Some Medical Procedures Can Transmit Alzheimer’s Disease
A study in the journal "Nature" provides new evidence that certain medical procedures can transmit the "seeds" of Alzheimer's disease.
Since 1985, treatments for short stature have used synthetic human growth hormone, in part because batches derived from human pituitary glands can transmit prion diseases like Creutzfeldt–Jakob (CJD).
Prion diseases arise from proteins that cause other proteins to misfold. CJD, the prion disease that most commonly affects humans, can be inherited or acquired through a surgical procedure such as a cornea transplant.
The 2015 study examined eight patients who have acquired CJD via growth hormone harvested from human cadavers prior to the 1985 switch to synthetics.
Four subjects also showed signs of amyloid-β protein deposits, which suggested such a procedure could transmit Alzheimer's disease as well.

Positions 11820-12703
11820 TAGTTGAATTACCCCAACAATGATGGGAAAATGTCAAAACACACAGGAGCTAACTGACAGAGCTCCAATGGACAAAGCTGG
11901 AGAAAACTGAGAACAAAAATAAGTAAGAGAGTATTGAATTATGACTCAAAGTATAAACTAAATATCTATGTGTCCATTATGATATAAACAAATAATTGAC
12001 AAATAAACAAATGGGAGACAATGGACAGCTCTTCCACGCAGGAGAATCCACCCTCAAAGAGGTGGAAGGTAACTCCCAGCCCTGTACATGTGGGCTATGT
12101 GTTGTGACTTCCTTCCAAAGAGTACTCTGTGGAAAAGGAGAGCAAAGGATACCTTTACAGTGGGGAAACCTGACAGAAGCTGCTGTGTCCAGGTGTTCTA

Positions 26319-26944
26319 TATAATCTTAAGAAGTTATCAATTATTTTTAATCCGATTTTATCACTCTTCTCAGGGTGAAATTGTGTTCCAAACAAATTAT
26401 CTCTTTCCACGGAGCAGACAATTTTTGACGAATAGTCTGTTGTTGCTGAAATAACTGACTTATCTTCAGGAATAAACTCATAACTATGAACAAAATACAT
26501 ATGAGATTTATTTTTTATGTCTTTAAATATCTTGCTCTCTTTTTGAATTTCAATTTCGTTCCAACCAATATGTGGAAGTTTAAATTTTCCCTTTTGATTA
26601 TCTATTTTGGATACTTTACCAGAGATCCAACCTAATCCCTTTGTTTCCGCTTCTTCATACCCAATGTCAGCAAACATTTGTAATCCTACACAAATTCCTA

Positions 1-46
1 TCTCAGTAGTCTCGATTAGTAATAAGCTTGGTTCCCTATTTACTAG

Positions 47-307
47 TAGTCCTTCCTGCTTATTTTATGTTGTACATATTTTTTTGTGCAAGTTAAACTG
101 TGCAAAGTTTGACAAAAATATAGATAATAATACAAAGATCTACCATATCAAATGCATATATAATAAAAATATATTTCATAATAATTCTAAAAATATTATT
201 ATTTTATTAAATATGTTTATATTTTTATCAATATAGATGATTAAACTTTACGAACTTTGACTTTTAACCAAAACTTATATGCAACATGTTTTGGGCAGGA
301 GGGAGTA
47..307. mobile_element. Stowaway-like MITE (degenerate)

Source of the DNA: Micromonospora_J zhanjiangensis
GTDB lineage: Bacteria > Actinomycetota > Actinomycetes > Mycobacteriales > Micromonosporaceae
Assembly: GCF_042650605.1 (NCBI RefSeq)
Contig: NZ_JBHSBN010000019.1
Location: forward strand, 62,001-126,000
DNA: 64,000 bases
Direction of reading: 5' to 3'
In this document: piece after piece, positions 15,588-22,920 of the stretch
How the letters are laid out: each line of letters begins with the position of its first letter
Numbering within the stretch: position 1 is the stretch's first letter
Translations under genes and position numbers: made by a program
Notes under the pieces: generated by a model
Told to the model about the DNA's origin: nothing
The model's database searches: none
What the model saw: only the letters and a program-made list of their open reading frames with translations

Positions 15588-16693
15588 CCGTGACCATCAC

When John Collinge of University College London tracked down the original human hormone batches and injected them into special mice, he and his colleagues confirmed such transmission could occur.
"I was rather amazed that we could seed so easily from this material, which had sat around at room temperature as a dry powder for 30 or 40 years," he said.
Collinge emphasized none of these diseases is contagious, merely transmissible.
"You can't catch any of these diseases by contact, including intimate contact, with a carer or a loved one with Alzheimer's disease. It's very important that we don't scare people."